Are You the Gym Jerk?
7 habits to avoid when working out
DR. SAN DIEGO
There are few places better in life (for me anyway) than in a terrific gym. So when I took my family on vacation recently at a great resort up the coast, I was shocked to run into an entire collection of “gym jerks” populating the fitness center. People with real “gym-itude.” Turns out it really wasn’t so bad … after all, it gave me something to write about. So here’s my thoughts on what I saw and what you ought to avoid whether you work out at 24 Hour Fitness, Pacific Athletic Club, Frogs, LA Fitness, Fit Athletic Club, Bally’s, the Y, or my fave, The Sporting Club. That is, unless you want to be an official “Dr. San Diego Gym Jerk.”
Let’s understand the psychology of “gym jerks.” It’s all about showing off, which, in turn, is all about being insecure, which, in turn, is all about thinking — erroneously — that what other people think of you will make you more secure. It won’t.
After all, how can what others think of you make you anything? Remember “sticks and stones will break my bones but names will never hurt me?” So if someone thinks, “Wow, that guy must be strong because he’s lifting so much weight,” does that really make you Superman? Besides, the bigger probability is that down deep, you won’t really believe the other guy anyway, which is why you will more than likely continue to engage in one or more of the “gym jerk” behaviors that follow — to make yourself feel better, without regard to the rest of us.
If you are someone who claims not to care what others are thinking about you, quit lying to yourself and consider this: If you are going to the gym for any other reason than to workout, what are you doing there? It sure isn’t to workout. It’s to get attention.
A popular song by Little Jackie declares, with no apparent sarcasm, "I believe that the world should revolve around me!" I see babies wearing bibs embroidered with "Supermodel" or "Chick Magnet" and sucking on "Bling" pacifiers. Future gym-jerks? Probably not. Future narcissists? Perhaps.
Since so much in the gym and bodybuilding subculture outwardly is about power and self-assurance, perhaps the opposite is really true — it’s about insecurity and weakness, and covering these up. There are many experts who believe that bodybuilding indeed revolves around an individual’s sense of insecurity and low self-esteem. Present your self to the world as a powerhouse and all that insecurity and low self-esteem is smoothed over. Or is it?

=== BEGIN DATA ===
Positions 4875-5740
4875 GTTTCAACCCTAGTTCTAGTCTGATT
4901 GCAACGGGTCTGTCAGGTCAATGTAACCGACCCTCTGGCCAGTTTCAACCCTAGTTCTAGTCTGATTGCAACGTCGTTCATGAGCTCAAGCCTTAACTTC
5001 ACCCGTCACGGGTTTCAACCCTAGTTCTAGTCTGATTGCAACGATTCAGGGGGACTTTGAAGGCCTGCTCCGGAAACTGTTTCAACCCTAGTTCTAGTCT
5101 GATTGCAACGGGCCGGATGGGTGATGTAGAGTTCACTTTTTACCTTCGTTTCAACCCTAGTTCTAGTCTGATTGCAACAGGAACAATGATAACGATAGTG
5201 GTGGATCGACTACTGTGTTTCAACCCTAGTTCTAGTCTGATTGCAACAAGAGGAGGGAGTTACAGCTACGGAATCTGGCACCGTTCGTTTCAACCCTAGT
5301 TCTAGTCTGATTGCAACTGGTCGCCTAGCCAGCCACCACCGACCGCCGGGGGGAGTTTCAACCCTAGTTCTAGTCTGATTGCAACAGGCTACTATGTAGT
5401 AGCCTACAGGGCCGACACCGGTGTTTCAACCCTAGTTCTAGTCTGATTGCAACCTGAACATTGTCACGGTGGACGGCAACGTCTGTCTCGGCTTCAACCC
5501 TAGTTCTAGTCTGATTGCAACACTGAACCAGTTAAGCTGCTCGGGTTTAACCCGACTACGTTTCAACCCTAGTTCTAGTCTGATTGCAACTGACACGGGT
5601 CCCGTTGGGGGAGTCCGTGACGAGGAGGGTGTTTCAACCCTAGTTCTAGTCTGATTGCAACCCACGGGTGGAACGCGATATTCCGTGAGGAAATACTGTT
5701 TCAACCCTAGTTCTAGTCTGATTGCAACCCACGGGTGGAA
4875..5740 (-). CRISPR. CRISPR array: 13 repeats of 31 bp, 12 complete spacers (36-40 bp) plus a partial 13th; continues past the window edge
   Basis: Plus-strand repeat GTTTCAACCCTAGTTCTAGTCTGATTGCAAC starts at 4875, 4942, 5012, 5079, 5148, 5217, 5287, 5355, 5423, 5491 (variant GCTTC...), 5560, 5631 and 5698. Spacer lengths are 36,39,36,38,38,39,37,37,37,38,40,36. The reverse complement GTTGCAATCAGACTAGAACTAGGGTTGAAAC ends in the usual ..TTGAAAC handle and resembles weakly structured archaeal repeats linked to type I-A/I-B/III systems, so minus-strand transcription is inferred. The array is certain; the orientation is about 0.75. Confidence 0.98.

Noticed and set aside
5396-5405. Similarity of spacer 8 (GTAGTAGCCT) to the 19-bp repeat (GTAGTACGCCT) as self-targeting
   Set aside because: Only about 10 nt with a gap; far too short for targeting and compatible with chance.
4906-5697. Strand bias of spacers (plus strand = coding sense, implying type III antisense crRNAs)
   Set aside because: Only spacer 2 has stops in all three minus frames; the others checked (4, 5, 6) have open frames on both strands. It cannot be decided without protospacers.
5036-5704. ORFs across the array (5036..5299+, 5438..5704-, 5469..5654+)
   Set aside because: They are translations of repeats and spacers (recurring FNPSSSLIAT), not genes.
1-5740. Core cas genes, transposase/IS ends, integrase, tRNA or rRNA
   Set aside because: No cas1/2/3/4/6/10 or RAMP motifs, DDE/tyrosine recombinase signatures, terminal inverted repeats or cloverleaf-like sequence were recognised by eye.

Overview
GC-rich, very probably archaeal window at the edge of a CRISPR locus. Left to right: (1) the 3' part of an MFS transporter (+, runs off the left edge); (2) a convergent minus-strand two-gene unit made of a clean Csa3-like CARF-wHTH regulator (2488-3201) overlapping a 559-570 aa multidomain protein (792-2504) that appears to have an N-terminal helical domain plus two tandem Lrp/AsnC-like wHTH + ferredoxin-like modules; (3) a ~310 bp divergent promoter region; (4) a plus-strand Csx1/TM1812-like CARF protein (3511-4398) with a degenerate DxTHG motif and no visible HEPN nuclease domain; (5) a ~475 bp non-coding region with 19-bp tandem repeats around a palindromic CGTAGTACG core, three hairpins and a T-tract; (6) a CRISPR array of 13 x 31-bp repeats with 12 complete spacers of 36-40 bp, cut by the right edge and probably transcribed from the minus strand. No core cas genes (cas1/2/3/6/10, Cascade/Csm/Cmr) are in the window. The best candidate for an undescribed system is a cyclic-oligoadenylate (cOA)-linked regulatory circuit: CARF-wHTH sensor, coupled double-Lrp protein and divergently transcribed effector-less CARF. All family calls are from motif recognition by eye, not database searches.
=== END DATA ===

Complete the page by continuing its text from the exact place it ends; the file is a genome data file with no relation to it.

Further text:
People who go to the gym for reasons other than to workout — to garner attention and lift their flagging sense of self-esteem — usually are guilty of displaying attention-seeking rituals. Yes, every gym has them.
Those who will do almost anything to make sure their presence is known. As if that will bolster your self-esteem. Sadly, it only backfires when you engage in the following behaviors.
First, there is Chat Guy/Girl. No, I am not interested in talking about your relationship problems, your fitness routine, your shopping successes, how much weight you are losing or gaining, or how hot the girl/guy on the next machine may be. Just workout!
Second is Mr. or Ms. Scream. No, we’re not impressed how much weight you are lifting or pushing. If it’s so hard you can’t keep your pain and yelling to yourself, have you ever thought of lifting in your garage?
Third, how about Hurlman? You know this one. No matter how much weight he’s lifting, he’s got to send the weight after his last lift crashing onto the floor, scaring the you-know-what out of the person next to him. No, we’re not impressed with how much you lifted. We think you are pathetic.
Fourth on my list of real gym jerks has got to be Stinky. C’mon dude, ever hear of a shower? This character smells offensive on the way into the gym. Who wants to sit on a bench after Stinky gets off of it, leaving not only sweat, but human sewage? There ought to be a law against this gym jerk. Nothing narcissistic about this fellow.
Fifth has got to be Hitman. We’re not talking a mobster for hire here. We’re talking about muscle man flexing his biceps, throwing out his best pick-up lines and basically annoying the heck out of women who just want to workout and get out … and get away from this gym jerk.
Sixth is the No Wiper. We all sweat, but we don’t all wipe. Relax, I’m talking about wiping the machine we just finished using. Please wipe. Do you enjoy lying in someone else’s sweat? Gym jerks don’t care. Maybe they think their sweat doesn’t stink?
Last is the Curser. Must you really use every curse word if you can’t finish a set because you loaded too much weight on the bar or put the pin in too low? This goes along with the Screamer and, when combined with cursing, it’s just plain offensive. Yet a 2006 survey conducted by the Associated Press/Ipsos found that 74 percent of Americans acknowledged they encountered profanity in public frequently or occasionally, and 66 percent agreed that, as a rule, people curse more today than 20 years ago. While not everyone swears, field studies indicate that those who do curse utter 80 to 90 taboo words per day, out of an average of 15,000 to 16,000 words we speak daily. It seems gym jerks bring 85 of them to the gym.
The United States is currently suffering from an epidemic of narcissism. Merriam-Webster's dictionary defines an epidemic as an affliction "affecting ... a disproportionately large number of individuals within a population," and narcissism more than fits the bill. “Notice me,” “make me feel better than I feel I am,” and make me feel special” is what the gym-jerk is really saying.
There you have it. Seven sure fire ways to become a real gym jerk. I’m sure you can add to this list. Please feel free to — just not at my gym.